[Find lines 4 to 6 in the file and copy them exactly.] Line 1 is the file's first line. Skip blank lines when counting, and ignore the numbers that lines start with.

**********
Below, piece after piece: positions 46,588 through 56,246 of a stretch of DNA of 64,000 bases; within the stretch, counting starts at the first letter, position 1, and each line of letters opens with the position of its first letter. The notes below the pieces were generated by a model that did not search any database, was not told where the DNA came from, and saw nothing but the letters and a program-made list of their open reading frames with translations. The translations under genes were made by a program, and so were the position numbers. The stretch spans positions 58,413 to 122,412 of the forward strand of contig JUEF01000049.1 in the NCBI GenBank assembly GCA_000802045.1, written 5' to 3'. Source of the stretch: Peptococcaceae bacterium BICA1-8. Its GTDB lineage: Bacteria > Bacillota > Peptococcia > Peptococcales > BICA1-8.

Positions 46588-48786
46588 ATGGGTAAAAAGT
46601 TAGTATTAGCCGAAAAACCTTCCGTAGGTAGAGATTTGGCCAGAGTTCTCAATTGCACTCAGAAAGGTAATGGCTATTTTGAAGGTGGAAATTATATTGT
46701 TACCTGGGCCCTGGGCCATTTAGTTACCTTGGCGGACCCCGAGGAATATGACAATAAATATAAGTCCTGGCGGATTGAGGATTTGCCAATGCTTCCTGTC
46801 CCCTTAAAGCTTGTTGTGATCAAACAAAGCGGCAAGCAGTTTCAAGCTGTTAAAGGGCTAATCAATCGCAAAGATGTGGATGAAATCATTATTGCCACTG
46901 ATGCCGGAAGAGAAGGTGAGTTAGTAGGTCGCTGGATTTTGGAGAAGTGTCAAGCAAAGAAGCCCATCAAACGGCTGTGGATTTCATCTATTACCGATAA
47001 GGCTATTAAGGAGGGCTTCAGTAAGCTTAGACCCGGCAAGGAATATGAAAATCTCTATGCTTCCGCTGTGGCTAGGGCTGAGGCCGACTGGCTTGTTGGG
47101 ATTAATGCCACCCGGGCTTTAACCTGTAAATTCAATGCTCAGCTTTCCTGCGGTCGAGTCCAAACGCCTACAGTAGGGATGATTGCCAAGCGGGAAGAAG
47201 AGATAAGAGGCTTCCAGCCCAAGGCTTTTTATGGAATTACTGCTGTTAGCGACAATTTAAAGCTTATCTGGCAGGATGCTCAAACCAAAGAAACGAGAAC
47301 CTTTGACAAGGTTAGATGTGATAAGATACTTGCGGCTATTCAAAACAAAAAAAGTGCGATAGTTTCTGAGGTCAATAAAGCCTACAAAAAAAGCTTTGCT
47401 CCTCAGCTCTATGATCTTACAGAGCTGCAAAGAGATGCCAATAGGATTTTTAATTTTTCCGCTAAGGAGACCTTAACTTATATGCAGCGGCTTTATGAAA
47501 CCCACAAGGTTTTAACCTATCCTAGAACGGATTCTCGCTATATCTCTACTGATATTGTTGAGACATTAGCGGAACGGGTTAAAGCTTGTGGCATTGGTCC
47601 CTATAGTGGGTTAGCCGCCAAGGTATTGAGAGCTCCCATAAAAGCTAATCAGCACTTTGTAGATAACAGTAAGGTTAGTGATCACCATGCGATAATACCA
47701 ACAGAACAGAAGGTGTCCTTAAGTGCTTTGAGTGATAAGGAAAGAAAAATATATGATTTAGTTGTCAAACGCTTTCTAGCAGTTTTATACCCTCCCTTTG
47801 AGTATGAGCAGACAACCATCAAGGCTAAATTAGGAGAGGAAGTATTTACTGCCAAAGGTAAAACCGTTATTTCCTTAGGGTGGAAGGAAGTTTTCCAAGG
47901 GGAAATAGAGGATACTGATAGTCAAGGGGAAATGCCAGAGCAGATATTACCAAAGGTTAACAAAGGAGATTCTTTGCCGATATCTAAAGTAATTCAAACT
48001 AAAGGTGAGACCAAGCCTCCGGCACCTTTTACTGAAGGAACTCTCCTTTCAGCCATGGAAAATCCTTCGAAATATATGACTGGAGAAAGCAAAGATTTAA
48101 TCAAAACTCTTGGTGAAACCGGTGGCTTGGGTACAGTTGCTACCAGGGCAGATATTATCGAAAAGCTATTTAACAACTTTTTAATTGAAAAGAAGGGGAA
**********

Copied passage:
46601 TAGTATTAGCCGAAAAACCTTCCGTAGGTAGAGATTTGGCCAGAGTTCTCAATTGCACTCAGAAAGGTAATGGCTATTTTGAAGGTGGAAATTATATTGT
46701 TACCTGGGCCCTGGGCCATTTAGTTACCTTGGCGGACCCCGAGGAATATGACAATAAATATAAGTCCTGGCGGATTGAGGATTTGCCAATGCTTCCTGTC
46801 CCCTTAAAGCTTGTTGTGATCAAACAAAGCGGCAAGCAGTTTCAAGCTGTTAAAGGGCTAATCAATCGCAAAGATGTGGATGAAATCATTATTGCCACTG